Natalie E. Dean, PhD+ Your Authors @nataliexdean Assistant Professor of Biostatistics at @UF specializing in emerging infectious diseases and vaccine study design. @HarvardBiostats PhD. Tweets my own. She/her. Apr. 21, 2020 1 min read + Your Authors

A toy example of why test sensitivity and specificity matter in serosurveys.

Imagine population seroprevalence is 4%. Test sensitivity is 80%. Specificity is 99.9%. For a random sample of 3000 participants, you would expect ~100 positives, 3% of which will be false positives.

Now imagine that seroprevalence is 2% (lower). Test sensitivity is 90% (higher). Specificity is 98.5% (lower). For a random sample of 3000 participants, you would expect ~100 positives, 45% of which will be false positives.

Same number of positives, different seroprevalence.

How do we whether we are in the 2% or 4% seroprevalence setting? It depends on the sensitivity/specificity of the test. But the tests are so new, that we aren't sure how well they work. Which is why the safest conclusion is that seroprevalence is "low," no more precise than that.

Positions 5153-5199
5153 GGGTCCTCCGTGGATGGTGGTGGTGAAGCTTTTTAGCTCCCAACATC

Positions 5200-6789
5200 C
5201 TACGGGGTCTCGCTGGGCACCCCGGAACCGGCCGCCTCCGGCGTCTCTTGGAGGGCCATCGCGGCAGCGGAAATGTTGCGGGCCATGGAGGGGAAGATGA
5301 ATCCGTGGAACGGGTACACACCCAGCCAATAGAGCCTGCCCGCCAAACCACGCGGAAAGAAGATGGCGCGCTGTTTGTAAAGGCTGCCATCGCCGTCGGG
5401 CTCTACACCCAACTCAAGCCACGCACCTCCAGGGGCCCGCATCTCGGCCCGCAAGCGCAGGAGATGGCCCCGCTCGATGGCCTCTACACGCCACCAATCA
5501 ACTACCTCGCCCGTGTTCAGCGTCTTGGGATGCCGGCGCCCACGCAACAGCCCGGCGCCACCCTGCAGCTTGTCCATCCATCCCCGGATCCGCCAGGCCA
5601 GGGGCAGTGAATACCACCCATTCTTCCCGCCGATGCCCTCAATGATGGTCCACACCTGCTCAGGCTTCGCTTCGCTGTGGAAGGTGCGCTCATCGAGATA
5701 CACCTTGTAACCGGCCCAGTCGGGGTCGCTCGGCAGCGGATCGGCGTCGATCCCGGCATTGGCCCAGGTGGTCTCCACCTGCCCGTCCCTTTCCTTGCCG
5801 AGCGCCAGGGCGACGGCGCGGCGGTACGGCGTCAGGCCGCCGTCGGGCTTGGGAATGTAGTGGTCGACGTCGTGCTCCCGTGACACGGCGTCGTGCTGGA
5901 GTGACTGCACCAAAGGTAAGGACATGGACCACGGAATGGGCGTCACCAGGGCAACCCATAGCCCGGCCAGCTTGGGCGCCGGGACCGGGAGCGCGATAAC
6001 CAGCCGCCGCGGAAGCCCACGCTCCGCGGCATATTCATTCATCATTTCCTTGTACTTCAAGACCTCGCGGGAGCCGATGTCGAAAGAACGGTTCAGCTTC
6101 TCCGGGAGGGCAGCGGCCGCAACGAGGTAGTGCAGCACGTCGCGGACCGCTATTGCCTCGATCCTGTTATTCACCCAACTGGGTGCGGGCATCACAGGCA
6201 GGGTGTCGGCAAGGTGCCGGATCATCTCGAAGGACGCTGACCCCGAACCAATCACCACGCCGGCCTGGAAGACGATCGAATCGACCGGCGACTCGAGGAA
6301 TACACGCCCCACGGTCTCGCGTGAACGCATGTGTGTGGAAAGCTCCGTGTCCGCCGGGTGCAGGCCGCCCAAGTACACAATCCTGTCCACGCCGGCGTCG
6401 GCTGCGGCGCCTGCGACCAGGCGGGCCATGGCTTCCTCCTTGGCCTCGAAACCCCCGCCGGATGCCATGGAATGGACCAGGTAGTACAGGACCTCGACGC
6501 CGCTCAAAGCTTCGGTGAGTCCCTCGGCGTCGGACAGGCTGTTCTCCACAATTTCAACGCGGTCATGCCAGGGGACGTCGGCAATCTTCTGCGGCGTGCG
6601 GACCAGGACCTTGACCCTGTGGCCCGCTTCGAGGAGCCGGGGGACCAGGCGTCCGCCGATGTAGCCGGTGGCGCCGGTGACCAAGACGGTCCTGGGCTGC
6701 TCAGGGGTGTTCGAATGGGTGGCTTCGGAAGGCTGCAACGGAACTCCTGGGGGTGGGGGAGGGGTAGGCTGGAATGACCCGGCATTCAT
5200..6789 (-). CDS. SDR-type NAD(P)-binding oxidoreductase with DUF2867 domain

Want to learn more about sensitivity and specificity? My thread here.

Also, a public apology for making people look at grainy screenshots of R code!

Lots of nice tutorials out there on this topic. 

You can follow @nataliexdean.


Tip: mention @threader_app on a Twitter thread with the keyword “compile” to get a link to it.

Enjoy Threader? Sign up.

Since you’re here...

... we’re asking visitors like you to make a contribution to support this independent project. In these uncertain times, access to information is vital. Threader gets 1,000,000+ visits a month and our iOS Twitter client was featured as an App of the Day by Apple. Your financial support will help two developers to keep working on this app. Everyone’s contribution, big or small, is so valuable. Support Threader by becoming premium or by donating on PayPal. Thank you.

Follow Threader